This is the second appearance of Colin Gordon as Number 2, so introduces the concept that Number 2 does not have to be different in every episode. As it happens this is also his last appearance, and, of the other Number 2's, only Leo McKern will make a return appearance.
But I do think it is significant to have the idea that a Number 2 can come back, since, as we never see one Number 2 replace another (except - kind of - in It's Your Funeral), it would otherwise be very easy to assume they are disposed of permanently, like a James Bond villain's henchman.
Anyway, The General has a confusing but sinister beginning which introduces the Professor, John Castle's Number 12, and the General (named but not yet revealed, just like the name-checking of the General - no reason to suppose it is not the same one - in Schizoid Man).
"A great man, the Professor - treats lectures as though his life depended on it."
Number 6 gets involved with the Professor, the General and the 'Speedlearn' project seemingly by chance (although does anything happen by chance in the Village?) and forms an alliance with Number 12, even though neither trusts the other, at least to begin with.
This is the first time the plot of the episode has not centred around Number 6 and his relationship with Number 2 and the Village. Indeed, several episodes - such as Free For All, Schizoid Man, and Many Happy Returns - give me the impression that the Village may only exist for Number 6's benefit.
Here this is clearly not the case, as Number 2 finds Number 6's interference in Speedlearn unwelcome, and it is not a trap. Not a trap for Number 6, at least.
Number 6 doesn't know who or what the General is, and his initial guess - that the Professor's wife is the General - is wrong. But when he goes into the Professor's house and smashes his head to reveal the Professor is not a real person but a construction of his wife, Number 6 is right.
Because obviously a sculptor would be able to create something that looks and acts like a real person...
Unless I'm missing something then this scene is a cheat - it is not explained how Number 6 reaches the conclusion of what the Professor is - but as a shock and surprise to the audience it does work.
At Number 12's urging, Number 6 tries to swap the real Speedlearn lecture for a call to freedom made by the errant Professor during an abortive escape bid.
Infiltrating the project disguised as an undertaker in sunglasses, Number 6 is caught at the last moment.
Realising Number 6 must have had help to get in, Number 2 takes Number 6 and Number 12 to see the General - a supercomputer that, according to Number 2, "can answer any question put to it." The question Number 2 wants to ask is who is the traitor that helped Number 6?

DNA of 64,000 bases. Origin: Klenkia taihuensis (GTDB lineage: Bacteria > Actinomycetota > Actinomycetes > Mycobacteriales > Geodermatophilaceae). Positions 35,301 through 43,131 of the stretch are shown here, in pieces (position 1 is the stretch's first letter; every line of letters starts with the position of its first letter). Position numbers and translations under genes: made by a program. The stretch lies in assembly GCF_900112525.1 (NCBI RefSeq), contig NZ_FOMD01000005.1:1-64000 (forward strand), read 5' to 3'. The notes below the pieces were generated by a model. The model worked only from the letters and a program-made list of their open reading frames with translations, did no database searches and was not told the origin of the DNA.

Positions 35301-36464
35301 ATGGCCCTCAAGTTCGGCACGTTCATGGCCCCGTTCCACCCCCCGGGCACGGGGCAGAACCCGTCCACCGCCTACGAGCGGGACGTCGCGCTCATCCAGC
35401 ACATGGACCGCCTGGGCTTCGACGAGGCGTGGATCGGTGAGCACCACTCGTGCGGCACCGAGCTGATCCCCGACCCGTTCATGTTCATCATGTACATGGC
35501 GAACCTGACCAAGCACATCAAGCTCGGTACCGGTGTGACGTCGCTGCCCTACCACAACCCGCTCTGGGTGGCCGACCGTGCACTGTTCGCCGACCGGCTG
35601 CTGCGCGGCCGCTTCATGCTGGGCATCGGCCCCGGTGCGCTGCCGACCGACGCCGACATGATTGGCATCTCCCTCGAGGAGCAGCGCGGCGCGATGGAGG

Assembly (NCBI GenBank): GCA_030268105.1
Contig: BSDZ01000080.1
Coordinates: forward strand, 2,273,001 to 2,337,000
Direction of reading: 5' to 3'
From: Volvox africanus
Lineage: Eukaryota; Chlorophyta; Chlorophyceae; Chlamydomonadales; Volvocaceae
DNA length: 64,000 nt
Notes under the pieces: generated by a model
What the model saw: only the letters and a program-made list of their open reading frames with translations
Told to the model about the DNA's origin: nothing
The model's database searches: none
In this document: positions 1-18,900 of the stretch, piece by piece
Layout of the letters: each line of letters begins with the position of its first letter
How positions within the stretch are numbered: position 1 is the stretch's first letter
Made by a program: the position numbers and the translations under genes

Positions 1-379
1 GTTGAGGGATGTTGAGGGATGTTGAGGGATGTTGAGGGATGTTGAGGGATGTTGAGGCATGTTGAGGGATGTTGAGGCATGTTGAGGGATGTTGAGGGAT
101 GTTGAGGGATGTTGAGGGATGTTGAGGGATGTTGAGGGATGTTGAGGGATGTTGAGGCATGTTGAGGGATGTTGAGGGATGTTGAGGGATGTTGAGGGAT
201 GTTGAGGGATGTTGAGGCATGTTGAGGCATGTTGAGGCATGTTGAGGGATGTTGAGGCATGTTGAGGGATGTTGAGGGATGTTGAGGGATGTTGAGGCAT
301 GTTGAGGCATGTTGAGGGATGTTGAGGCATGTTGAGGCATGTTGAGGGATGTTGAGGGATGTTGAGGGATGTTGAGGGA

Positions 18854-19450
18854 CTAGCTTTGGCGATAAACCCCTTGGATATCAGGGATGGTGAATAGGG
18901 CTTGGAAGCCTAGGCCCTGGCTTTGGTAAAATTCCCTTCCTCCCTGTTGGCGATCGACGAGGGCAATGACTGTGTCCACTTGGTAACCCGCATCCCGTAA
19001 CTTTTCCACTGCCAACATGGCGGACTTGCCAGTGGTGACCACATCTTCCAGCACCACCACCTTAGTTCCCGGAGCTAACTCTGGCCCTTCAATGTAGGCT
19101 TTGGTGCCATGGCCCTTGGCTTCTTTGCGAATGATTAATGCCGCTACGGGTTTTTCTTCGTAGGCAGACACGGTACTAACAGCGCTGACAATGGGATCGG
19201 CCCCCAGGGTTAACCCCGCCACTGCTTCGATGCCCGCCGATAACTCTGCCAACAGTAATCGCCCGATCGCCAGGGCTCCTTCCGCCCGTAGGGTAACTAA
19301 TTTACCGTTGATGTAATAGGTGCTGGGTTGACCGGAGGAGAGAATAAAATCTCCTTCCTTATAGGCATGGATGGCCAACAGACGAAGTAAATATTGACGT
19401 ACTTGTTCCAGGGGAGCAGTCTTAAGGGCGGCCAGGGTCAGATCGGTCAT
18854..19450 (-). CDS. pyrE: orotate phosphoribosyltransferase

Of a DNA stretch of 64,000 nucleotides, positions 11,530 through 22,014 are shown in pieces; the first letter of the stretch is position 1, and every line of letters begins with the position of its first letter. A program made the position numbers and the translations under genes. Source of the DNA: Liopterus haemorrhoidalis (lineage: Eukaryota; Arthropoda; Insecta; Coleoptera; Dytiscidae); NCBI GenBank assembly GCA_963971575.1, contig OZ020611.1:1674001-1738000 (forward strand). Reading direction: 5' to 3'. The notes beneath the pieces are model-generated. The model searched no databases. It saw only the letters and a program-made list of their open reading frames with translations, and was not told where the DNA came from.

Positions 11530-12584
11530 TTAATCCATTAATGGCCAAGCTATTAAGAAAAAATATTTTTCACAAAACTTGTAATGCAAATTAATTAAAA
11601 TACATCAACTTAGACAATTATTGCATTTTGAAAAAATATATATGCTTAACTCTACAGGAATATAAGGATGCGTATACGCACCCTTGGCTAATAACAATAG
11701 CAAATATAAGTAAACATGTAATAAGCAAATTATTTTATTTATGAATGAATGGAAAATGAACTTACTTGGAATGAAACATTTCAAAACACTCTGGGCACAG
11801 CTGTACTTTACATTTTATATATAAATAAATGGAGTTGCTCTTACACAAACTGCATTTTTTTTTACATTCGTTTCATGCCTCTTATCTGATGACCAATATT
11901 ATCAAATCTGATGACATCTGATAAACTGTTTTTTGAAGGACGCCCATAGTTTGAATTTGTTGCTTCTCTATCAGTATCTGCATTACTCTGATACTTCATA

But before it is put to the General, Number 6 has a question that he says can't be answered by the General and Number 2, wanting to prove him wrong, lets Number 6 enter it first. It causes the machine to go wrong and both the Professor and Number 12 are killed trying to stop the General blowing itself up. The question:
I think The General hasn't dated well. I will try and explain why - in this episode there are three science fiction concepts all existing side-by-side:
1. The 'speedlearn' process, here being used to give people subliminal history lessons, but its potential use for brainwashing is obvious and cleverly understated in the episode.
2. The Professor himself, some kind of robot or artificial man made by his wife - the hows and whys of this are never made clear - Number 6 just seems to accept them and so I guess we are supposed to as well. I'm really not sure what the point of this sub-plot is, though.
3. The General - only revealed in the last few minutes and disposed of just as quickly. It's all very well for Captain Kirk to trick supercomputers into blowing themselves up in Star Trek, because they were always the advanced technology of an alien world, but here in The Prisoner it's just too implausible for me to accept.
So the speedlearn plot is the core of the story and works really well - the repetition of the rote-learned/subliminally implanted facts about European history that all the villagers know is well presented, and we are left in no doubt what the Village could use the project for when it is perfected.
But the other two sub-plots are, to me, two sci-fi concepts too far and they detract from the episode as a whole by being less believable than the speedlearn - they feel as though they belong to a different level of plausibility, more fantastic than how the episode - and perhaps the series so far - was up to this point.
Not one of my favourites.
Next: Many Happy Returns